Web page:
FFIND text that includes "

Jun 20, 2011
10
0
How can I use FFIND to search files if I want to specify text that includes embedded double quotes? I want to find all lines that include "enum" including the double quotes. For example, the following isn't giving me what I want:

ffind /L /L5 /T"enum" /V *.json > c:\work\enum.txt

I've tried two, three and four double quotes on either side of enum. For example, ffind /L /L5 /T"""enum""" /V *.json > c:\work\enum.txt doesn't match anything.

However, if I use the /W dialog and enter "enum" for text, it seems to produce the correct matching lines. So, how do I do that on the command line? I need the /L5 but don't see how to do that in the dialog.

Thanks,
Sal
 
Apr 18, 2014
250
8
I'm curious about how to do the same with a regular expression (FFIND /E). Does anyone know how?

Code:
d:\temp>type foo.txt
foo
"foo"
Barney McGrew
Cuthbert
Dibble
Grub

d:\temp>ffind /kmve\"foo\" foo.txt
"foo"

d:\temp>echo "foo"^r^n | ffind /kmve\"foo\"
"foo"
 
May 20, 2008
10,667
83
Syracuse, NY, USA
Thanks, RogerB. But what if the regular expression contains a space? Then you'd need quotes for TCC also and the obvious doesn't work.

Code:
v:\> echo "1 2 3"^r^n1 2 3
"1 2 3"
1 2 3

v:\> echo "1 2 3"^r^n1 2 3 | ffind /kmve"\"1 2 3\""

v:\>
 
Jun 20, 2011
10
0
Of these examples, the use of ^q works. The use of \" produces different results, because it includes matches of \", which is common in JSON files and used to escape a double quote :). These are false matches in my use case.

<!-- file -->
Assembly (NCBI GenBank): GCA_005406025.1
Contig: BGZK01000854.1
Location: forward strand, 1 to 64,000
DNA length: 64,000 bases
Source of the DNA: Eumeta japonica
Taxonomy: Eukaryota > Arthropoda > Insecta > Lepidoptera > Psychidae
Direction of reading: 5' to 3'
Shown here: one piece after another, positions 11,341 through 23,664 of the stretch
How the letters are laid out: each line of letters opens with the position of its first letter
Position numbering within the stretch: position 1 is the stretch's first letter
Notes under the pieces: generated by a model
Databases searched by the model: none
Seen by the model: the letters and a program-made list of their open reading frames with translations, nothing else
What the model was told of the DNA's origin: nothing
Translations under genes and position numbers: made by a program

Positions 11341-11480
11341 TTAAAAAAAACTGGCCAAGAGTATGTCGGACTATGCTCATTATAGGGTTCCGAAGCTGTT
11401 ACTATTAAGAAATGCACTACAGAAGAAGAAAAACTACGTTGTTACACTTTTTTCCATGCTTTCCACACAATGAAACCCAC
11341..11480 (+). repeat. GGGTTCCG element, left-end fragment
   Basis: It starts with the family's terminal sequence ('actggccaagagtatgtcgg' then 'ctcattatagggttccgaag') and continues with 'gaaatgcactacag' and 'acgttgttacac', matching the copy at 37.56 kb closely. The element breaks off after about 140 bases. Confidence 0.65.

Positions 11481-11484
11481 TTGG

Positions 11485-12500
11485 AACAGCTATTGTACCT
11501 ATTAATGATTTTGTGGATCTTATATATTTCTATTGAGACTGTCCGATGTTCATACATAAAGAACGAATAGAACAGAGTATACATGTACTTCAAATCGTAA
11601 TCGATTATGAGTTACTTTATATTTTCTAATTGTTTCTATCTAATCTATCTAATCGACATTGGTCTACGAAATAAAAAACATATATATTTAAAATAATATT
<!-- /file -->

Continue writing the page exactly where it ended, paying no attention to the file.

Here is what works:

ffind /LL5VT"^qenum^q" js:*.json > c:\work\enum.txt

The match results are also the same as that which is produced using the dialog. Thus, conclusion is that ^q is the solution.

Where is the ^q documented?

Thanks!
 
Apr 18, 2014
250
8
Thanks, RogerB. But what if the regular expression contains a space? Then you'd need quotes for TCC also and the obvious doesn't work.

Despite what it says in the help, using quotes doesn't seem to be necessary in regular expression searches...

Code:
d:\temp>type foo.txt
foo
"foo"
Barney McGrew
"Barney McGrew"
Cuthbert
Dibble
Grub

d:\temp>ffind /kmveBarney McGrew foo.txt
Barney McGrew
"Barney McGrew"

d:\temp>ffind /kmve\"Barney McGrew\" foo.txt
"Barney McGrew"

d:\temp>echo "1 2 3"^r^n1 2 3 | ffind /kmve\"1 2 3\"
"1 2 3"

... although it wouldn't surprise me if a use case turns up where it doesn't work.
 
Apr 18, 2014
250
8
Of these examples, the use of ^q works. The use of \" produces different results, because it includes matches of \", which is common in JSON files and used to escape a double quote :). These are false matches in my use case.

Did you spot that the examples using the \" are regular expression searches (i.e ffind /e, and not ffind /t)? If you did test it with /e then apologies.

Where is the ^q documented?


If you look in the help under TCC > Command Line > Escape Character you'll find this:
Code:
Codes for Escape Characters

b backspace
c comma ,
e the ASCII ESC character (code 27)
f form feed
k back quote `
n line feed
q double quote "
r carriage return
s space
t horizontal tab character